The goal of meta-learning is to extract shared knowledge, in the form of an inductive bias, from data sets corresponding to distinct learning tasks in order to solve held-out tasks more efficiently [schmidhuber1987evolutionary, thrun1998lifelong]. The inductive bias may refer to parameters of a general-purpose learning procedure, such as the learning rate [maclaurin2015gradient], or initialization [finn2017model], [nichol2018firstorder], [grant2018recasting] of (stochastic) gradient descent (S)GD. These schemes can be credited for much of the reinvigorated interest in meta-learning in the previous decade. We will refer to them as black-box meta-learning methods, given their model-agnostic applicability via fast parametric generalization.

In contrast, modular meta-learning aims at fast combinatorial generalization [chomsky2014aspects], making, in a sense, "infinite use of finite means" [von1999humboldt]. Modular meta-learning generalizes to new tasks by optimizing a set of neural network modules that can be composed in different ways to solve a new task, without changing their internal parameters [alet2018modular], [alet2019neural]. Modularity is a key property of engineered systems, due to its fault tolerance, interpretability, and flexibility [baldwin2006modularity], but is generally lacking in data-driven solutions, which often amount to large black-box input-output mappings. The few existing modular meta-learning approaches rely on simulated annealing to find a suitable module composition for each task given the current neural network modules [alet2018modular]. These, however, are notoriously inefficient optimization methods (in terms of computation time), and more recent techniques integrate learnt proposal functions in order to speed up training [alet2019neural].

I-C Contributions

As illustrated in Fig. 1, the main goal of this paper is to optimize fast adaptation procedures for the power control policy to time-varying network configurations. To do so, we consider both black-box and modular meta-learning methods. In particular, the contributions of this paper can be summarized as follows:

  • We integrate first-order model agnostic meta-learning (FOMAML) [finn2017model], as a state-of-the-art representative of black-box meta-learning methods, with REGNN training;

  • We introduce a novel modular meta-learning method that constructs a repository of fixed graph filters that can be combined to define REGNN-based power control models for new network configurations. In contrast to existing modular meta-learning schemes that rely on variants of simulated annealing, the proposed method adopts a stochastic module assignment based on the Gumbel-softmax reparametrization trick [maddison2016concrete], which enables optimization via standard SGD;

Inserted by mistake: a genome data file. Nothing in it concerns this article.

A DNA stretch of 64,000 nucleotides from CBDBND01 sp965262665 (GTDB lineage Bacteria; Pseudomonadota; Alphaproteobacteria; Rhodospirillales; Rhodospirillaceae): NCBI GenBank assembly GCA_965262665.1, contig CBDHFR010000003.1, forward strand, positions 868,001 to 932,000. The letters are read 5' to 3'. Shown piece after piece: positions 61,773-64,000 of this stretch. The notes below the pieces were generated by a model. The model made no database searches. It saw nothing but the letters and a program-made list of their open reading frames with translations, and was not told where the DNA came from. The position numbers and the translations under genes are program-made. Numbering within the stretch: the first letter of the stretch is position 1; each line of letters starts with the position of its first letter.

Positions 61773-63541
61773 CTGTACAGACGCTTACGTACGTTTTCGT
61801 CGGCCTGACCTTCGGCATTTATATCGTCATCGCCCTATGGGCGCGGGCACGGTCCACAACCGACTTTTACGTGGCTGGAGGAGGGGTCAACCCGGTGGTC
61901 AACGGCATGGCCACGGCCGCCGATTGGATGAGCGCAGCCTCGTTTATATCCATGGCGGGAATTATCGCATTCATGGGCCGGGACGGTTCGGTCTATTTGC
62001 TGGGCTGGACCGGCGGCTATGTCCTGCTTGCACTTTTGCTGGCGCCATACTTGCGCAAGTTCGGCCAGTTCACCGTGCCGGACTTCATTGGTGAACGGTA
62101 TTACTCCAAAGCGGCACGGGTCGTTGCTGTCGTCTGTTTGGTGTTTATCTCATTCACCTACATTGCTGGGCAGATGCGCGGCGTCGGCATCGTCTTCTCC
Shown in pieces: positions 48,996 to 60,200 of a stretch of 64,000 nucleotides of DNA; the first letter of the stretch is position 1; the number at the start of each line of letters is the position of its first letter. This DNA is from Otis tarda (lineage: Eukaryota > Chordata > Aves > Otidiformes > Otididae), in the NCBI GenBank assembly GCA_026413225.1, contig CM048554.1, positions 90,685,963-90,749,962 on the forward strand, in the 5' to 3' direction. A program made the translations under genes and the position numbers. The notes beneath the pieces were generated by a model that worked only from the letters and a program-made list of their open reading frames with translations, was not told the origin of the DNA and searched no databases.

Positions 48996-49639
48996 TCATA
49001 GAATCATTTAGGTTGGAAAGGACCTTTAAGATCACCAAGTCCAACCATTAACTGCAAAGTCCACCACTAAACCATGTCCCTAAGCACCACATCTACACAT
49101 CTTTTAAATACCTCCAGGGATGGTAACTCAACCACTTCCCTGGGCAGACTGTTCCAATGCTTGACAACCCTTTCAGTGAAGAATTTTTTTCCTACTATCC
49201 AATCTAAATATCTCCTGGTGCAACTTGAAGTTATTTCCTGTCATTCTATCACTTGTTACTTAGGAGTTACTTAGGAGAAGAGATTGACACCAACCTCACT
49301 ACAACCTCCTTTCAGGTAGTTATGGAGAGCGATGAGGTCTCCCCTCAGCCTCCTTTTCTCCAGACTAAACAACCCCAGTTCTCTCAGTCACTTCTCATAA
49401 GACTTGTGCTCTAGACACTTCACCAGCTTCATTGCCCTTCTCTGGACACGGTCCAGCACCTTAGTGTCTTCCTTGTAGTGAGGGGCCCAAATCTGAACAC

• We validate the performance of all meta-learning methods with extensive experiments that provide comparisons with joint training schemes [eisen2020optimal]. The use of meta-learning for power control problems in wireless networks is validated, and a comparative study of the performance of the considered meta-learning solutions is presented.

I-D Prior Work

GNNs are enjoying an increasing popularity in the wireless communication community. In addition to power allocation [eisen2020optimal, eisen2020transferable, naderializadeh2020wireless, chowdhury2020unfolding], GNNs have been used to address cellular [zhao2020cellular] and satellite [yang2020noval] traffic prediction, link scheduling [lee2020graph], channel control [tekbiyik2020channel], and localization [yan2021graph]. Due to their localized nature, GNNs have also been applied to cooperative [dong2020drl] and decentralized [lee2021decentralized] control problems in networked systems. A review of the use of GNNs in wireless communication can be found in [he2021overview].

Meta-learning has been shown to improve the training and adaptation efficiency in various problems in wireless communications, ranging from demodulation [park2020learning] and decoding [jiang2019mind]

, to channel estimation

[mao2019roemnet] and beamforming [yuan2020transfer]. In particular, in [park2020learning] the authors use pilots from previous transmissions of Internet of Things (IoT) devices in order to adapt a demodulator to new channel conditions using few pilot symbols. The authors of [mao2019roemnet] train a neural network-based channel estimator for orthogonal frequency-division multiplexing (OFDM) system with FOMAML in order to obtain an effective solution given a small number of samples. Reference [yuan2020transfer] studies fast beamforming in multiuser multiple-input single-output (MISO) downlink systems. An overview of meta-learning methods, with applications to wireless communication networks is available in [simeone2020learning].